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The Democratic Strategist

Political Strategy for a Permanent Democratic Majority

Six Excuses For Inaction on Gun Violence

After two horrendous gun massacres in less than a week — one in and around Atlanta, the other in Boulder, Colorado — I wrote at New York about the tedious and unproductive debate that is likely to ensue.

The reason nothing ever happens on gun violence ultimately boils down to two interrelated things: The Republican Party has become wedded to Second Amendment absolutism, and that produces a veto of any federal gun-safety measures thanks to the Senate filibuster and the de facto 60-vote supermajority required to pass any and all legislation.

But aside from the mechanics of raw power that doom the reactions to gun massacres to tears of impotent sorrow and rage, some well-rehearsed rationalizations for doing nothing are reflexively, continually trotted out to defuse the spontaneous public impulse to just stop the madness. Their narcotic effect on debate is a testament to their real, if wafer-thin, plausibility.

1. “New laws wouldn’t have prevented this.”

This rationalization comes in two forms — first in the impossible-to-rebut argument that when there’s a will to mass murder, there will be a way to commit it, which means that any particular gun regulation will produce a Whac-A-Mole displacement whereby the putative killer can always find an alternative weapon or a means of acquiring one.

A bit more compelling are the precise arguments that this gun regulation would not have prevented that atrocity. Right after the Boulder killings, Ted Cruz offered it up. “Every time there’s a shooting, we play this ridiculous theater where this committee gets together and proposes a bunch of laws that would do nothing to stop these murders,” he said.

What makes such arguments disingenuous is that Congress remains stuck on narrow legislative ideas, like closing the gun-show “loophole” to background checks, because the gun lobby opposes doing anything more comprehensive. By definition, these kinds of incremental steps to reduce the incidence of and the toll from gun violence will have a similarly incremental effect. But those who oppose broader measures have no standing to complain about the inadequacy of minimal improvements to the law.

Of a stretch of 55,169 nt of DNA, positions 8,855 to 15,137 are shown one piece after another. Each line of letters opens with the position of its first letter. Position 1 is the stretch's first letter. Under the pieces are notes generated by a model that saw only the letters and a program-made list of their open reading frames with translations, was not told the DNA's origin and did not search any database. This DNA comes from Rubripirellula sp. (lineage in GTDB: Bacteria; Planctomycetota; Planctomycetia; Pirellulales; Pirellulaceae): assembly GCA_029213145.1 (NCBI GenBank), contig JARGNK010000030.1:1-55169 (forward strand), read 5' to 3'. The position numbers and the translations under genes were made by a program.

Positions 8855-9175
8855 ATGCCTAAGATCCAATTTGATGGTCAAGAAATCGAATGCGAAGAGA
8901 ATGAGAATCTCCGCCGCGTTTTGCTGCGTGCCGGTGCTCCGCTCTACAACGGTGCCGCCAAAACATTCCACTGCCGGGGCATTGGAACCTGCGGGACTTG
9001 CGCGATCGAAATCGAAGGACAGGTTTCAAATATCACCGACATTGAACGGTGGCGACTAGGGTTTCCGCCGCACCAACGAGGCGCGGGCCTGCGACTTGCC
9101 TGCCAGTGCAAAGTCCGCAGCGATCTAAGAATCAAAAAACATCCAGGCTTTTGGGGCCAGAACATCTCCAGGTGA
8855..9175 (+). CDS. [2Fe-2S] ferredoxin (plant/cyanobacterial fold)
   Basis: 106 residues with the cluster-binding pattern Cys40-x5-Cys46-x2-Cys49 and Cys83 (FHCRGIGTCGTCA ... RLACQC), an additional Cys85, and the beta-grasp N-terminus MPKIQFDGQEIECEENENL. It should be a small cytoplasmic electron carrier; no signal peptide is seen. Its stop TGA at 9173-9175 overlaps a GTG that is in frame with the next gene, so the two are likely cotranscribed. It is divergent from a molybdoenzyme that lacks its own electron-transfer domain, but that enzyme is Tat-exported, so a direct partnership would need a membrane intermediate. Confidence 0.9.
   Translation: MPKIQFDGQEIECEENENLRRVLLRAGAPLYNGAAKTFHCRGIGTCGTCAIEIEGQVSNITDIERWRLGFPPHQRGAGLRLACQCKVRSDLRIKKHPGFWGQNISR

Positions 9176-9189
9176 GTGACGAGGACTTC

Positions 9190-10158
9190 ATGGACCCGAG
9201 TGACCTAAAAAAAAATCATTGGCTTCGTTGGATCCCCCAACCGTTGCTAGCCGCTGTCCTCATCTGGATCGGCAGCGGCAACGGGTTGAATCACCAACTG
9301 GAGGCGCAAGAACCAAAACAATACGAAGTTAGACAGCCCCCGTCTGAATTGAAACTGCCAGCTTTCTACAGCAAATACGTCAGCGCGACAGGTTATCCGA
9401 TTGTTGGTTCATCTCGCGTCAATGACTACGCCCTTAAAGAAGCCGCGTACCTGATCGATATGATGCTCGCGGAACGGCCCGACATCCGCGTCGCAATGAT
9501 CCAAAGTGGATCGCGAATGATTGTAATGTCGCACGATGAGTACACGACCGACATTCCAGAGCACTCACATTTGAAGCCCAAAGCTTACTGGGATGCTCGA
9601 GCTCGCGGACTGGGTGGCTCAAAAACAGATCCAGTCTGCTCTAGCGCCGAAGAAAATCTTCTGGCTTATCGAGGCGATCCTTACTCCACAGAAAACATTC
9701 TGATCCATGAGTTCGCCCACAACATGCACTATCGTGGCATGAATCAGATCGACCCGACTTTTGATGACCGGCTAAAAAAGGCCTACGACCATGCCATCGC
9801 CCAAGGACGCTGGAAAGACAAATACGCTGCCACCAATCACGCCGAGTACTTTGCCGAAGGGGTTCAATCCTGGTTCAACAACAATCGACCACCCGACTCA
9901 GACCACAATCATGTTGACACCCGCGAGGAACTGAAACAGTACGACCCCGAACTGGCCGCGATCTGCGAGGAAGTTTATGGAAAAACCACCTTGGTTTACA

2. “Guns don’t kill, people kill.”

The oldest and hoariest of arguments is that what causes gun massacres isn’t the weapon but the criminal who wields it — as though all blame must be assigned to one or the other. The whole purpose of gun regulation, of course, is the effort, which will never be perfectly executed, of separating evil humans from death-dealing machines.

No, gun-safety measures will not abolish original sin or prevent bad people from having very bad intentions toward their fellow citizens. But keeping lethal weapons out of the hands of lethal individuals as much as possible will reduce the number of times the wages of sin are someone else’s death. Presumably, all the other countries with vastly fewer incidents of gun violence still have evildoers; they just don’t kill as often.

3. “The real problem isn’t guns. The real problem is ______.”

A variation on the “Guns don’t kill” howler was illustrated by then-President Donald Trump after a 2019 multiple-gun-massacre week in El Paso, Texas, and Dayton, Ohio. “Mental illness and hatred pulls the trigger,” Trump said, “not the gun.” Put aside for a moment the fact that the mentally ill are far, far more likely to be victims rather than perpetrators of any and all acts of violence. Mental illness — and, for that matter, “hatred” — is a deep, vast problem that cannot be “solved” overnight or ever. Postponing gun regulation until the human frailties that make weapon use illegitimately deadly essentially means postponing it forever, which is clearly the idea.